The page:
Nettlecombe Court has several emblems and carvings bearing the image of a horse rising from the sea, which are the Trevillian family arms, found throughout Nettlecombe. The source story of the arms is the Lyonesse legend of Trevillian, as follows: Lyonnesse were the lands, now submerged, on the west coast that was said to be the lands of Camelot of King Arthur and the site of the final mortal battle between King Arthur and Mordred. Tennyson's Idylls of the King claims Lyonnesse as the final resting place of King Arthur himself. Perhaps this is why the grave of the king cannot be found, as it lies beneath the sea. Roman writings also speak of a Leonis, now submerged off the coast. Lyonnesse was also the home of Tristan and Isolde. Legend relates that when Lyonnesse suddenly sank, it was inundated as sea levels rushed in. The sole surviving knight of King Arthur's Lyonnesse was said to be only one knight, Trevilian, who escaped by riding his white horse through the rising waters to higher ground before Lyonnesse was submerged. Trevilian urged the other knights to join him in his attempt to escape, who counter-urged Trevillian to stay put and wait for the floodwaters to pass. The sedentary knights jovially bet wagers amongst themselves around the supper table, as to whether or not Trevillian and his white horse could survive swimming through the incoming flooding and make it to higher ground. None of the other Arthurian knights of Lyonnesse, except Trevillian, was said to have survived the great sinking and inundation of Lyonnesse. Submerged Medieval church bells of the lost land of Lyonnesse were later said to be heard ringing, muffled under the water, when turbulent storms created rough seas. The surviving Trevillian became the founder of the current British Trevillian-Trevelyan family, whose coat of arms still bears a white horse issuing forth from the sea. In some cases the Trevillian white horse arms may be seen combined at Nettlecombe with other related family arms, indicating marriages to Raleigh, Luttrell, Wyndham, Chichester and Strode.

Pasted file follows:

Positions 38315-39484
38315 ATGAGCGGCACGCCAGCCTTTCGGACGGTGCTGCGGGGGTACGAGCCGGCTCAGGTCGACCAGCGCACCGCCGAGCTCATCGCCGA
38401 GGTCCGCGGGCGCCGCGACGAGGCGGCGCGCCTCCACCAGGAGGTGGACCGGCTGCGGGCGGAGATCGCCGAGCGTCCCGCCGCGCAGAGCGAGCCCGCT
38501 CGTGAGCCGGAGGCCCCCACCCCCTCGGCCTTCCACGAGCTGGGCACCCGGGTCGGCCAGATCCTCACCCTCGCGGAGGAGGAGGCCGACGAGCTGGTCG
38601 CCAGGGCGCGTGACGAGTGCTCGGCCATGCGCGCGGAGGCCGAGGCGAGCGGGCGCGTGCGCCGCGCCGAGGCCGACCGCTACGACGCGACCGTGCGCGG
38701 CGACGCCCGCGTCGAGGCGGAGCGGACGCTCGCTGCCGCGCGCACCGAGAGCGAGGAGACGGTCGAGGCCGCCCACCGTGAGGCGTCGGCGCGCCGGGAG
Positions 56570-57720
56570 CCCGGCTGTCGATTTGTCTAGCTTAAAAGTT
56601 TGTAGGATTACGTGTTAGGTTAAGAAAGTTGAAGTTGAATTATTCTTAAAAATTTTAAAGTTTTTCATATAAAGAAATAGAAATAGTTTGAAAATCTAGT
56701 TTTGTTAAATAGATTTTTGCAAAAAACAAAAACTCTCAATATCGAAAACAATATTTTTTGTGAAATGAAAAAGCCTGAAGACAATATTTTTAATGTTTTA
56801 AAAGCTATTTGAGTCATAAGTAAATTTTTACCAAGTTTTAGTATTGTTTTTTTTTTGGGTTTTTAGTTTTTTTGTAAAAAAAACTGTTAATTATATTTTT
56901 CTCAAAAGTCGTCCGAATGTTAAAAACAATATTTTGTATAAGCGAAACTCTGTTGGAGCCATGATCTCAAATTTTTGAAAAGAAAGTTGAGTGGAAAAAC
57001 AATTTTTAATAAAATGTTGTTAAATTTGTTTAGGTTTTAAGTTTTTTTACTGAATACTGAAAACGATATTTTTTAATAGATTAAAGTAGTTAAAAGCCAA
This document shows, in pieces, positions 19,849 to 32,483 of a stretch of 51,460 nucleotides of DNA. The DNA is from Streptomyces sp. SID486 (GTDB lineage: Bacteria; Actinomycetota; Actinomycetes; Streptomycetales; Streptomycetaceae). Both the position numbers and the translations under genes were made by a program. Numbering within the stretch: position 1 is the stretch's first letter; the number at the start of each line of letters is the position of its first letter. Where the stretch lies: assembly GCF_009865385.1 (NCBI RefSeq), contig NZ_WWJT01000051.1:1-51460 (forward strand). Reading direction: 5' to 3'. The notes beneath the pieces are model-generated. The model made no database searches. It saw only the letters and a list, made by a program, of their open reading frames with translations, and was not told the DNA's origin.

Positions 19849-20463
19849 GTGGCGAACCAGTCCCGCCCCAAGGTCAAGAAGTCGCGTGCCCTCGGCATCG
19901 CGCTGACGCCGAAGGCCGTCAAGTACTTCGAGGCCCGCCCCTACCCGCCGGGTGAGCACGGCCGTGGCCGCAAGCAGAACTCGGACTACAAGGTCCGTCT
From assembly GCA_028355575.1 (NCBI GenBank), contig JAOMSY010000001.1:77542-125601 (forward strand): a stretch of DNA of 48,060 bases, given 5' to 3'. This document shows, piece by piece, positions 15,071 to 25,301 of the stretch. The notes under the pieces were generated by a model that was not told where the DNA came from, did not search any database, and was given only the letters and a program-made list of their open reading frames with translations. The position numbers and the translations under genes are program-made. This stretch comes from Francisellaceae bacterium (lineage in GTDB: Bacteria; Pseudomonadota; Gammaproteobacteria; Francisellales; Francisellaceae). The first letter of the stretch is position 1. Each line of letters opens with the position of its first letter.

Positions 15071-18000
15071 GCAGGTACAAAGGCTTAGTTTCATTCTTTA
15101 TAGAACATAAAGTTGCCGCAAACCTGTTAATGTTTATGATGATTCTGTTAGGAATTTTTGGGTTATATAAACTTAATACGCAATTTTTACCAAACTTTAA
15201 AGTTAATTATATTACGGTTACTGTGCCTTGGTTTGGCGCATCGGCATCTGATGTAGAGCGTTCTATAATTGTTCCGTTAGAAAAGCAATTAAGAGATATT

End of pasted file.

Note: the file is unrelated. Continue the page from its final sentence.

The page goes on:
|Site of Special Scientific Interest|